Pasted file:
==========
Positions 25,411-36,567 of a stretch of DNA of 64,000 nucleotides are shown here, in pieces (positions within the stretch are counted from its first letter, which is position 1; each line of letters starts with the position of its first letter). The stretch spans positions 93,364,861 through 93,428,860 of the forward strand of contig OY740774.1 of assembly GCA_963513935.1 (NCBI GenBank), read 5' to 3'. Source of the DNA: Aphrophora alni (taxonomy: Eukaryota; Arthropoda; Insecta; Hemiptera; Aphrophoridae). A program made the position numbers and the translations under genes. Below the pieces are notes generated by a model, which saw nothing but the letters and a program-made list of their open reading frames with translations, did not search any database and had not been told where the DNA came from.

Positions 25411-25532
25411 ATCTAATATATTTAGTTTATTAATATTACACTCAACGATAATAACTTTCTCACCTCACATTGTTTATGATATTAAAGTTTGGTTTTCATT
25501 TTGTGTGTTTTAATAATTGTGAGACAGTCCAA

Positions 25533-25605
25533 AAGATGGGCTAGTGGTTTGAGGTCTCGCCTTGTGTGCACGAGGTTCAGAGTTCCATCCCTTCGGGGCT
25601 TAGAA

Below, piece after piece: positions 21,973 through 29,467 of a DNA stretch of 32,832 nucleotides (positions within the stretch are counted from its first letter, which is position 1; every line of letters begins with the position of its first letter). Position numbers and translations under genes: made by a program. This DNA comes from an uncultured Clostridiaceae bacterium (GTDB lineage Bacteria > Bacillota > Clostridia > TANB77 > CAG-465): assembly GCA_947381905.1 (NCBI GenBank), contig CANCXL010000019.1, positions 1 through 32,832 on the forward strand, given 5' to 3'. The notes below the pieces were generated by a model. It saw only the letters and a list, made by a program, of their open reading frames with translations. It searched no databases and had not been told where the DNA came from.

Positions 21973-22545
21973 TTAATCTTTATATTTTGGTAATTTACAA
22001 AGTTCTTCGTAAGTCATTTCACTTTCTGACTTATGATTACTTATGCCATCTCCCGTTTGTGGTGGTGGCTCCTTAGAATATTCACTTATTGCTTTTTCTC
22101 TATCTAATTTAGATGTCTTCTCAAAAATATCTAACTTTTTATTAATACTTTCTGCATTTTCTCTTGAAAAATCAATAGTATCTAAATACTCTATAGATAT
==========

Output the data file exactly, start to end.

Positions 25,411-36,567 of a stretch of DNA of 64,000 nucleotides are shown here, in pieces (positions within the stretch are counted from its first letter, which is position 1; each line of letters starts with the position of its first letter). The stretch spans positions 93,364,861 through 93,428,860 of the forward strand of contig OY740774.1 of assembly GCA_963513935.1 (NCBI GenBank), read 5' to 3'. Source of the DNA: Aphrophora alni (taxonomy: Eukaryota; Arthropoda; Insecta; Hemiptera; Aphrophoridae). A program made the position numbers and the translations under genes. Below the pieces are notes generated by a model, which saw nothing but the letters and a program-made list of their open reading frames with translations, did not search any database and had not been told where the DNA came from.

Positions 25411-25532
25411 ATCTAATATATTTAGTTTATTAATATTACACTCAACGATAATAACTTTCTCACCTCACATTGTTTATGATATTAAAGTTTGGTTTTCATT
25501 TTGTGTGTTTTAATAATTGTGAGACAGTCCAA

Positions 25533-25605
25533 AAGATGGGCTAGTGGTTTGAGGTCTCGCCTTGTGTGCACGAGGTTCAGAGTTCCATCCCTTCGGGGCT
25601 TAGAA

Below, piece after piece: positions 21,973 through 29,467 of a DNA stretch of 32,832 nucleotides (positions within the stretch are counted from its first letter, which is position 1; every line of letters begins with the position of its first letter). Position numbers and translations under genes: made by a program. This DNA comes from an uncultured Clostridiaceae bacterium (GTDB lineage Bacteria > Bacillota > Clostridia > TANB77 > CAG-465): assembly GCA_947381905.1 (NCBI GenBank), contig CANCXL010000019.1, positions 1 through 32,832 on the forward strand, given 5' to 3'. The notes below the pieces were generated by a model. It saw only the letters and a list, made by a program, of their open reading frames with translations. It searched no databases and had not been told where the DNA came from.

Positions 21973-22545
21973 TTAATCTTTATATTTTGGTAATTTACAA
22001 AGTTCTTCGTAAGTCATTTCACTTTCTGACTTATGATTACTTATGCCATCTCCCGTTTGTGGTGGTGGCTCCTTAGAATATTCACTTATTGCTTTTTCTC
22101 TATCTAATTTAGATGTCTTCTCAAAAATATCTAACTTTTTATTAATACTTTCTGCATTTTCTCTTGAAAAATCAATAGTATCTAAATACTCTATAGATAT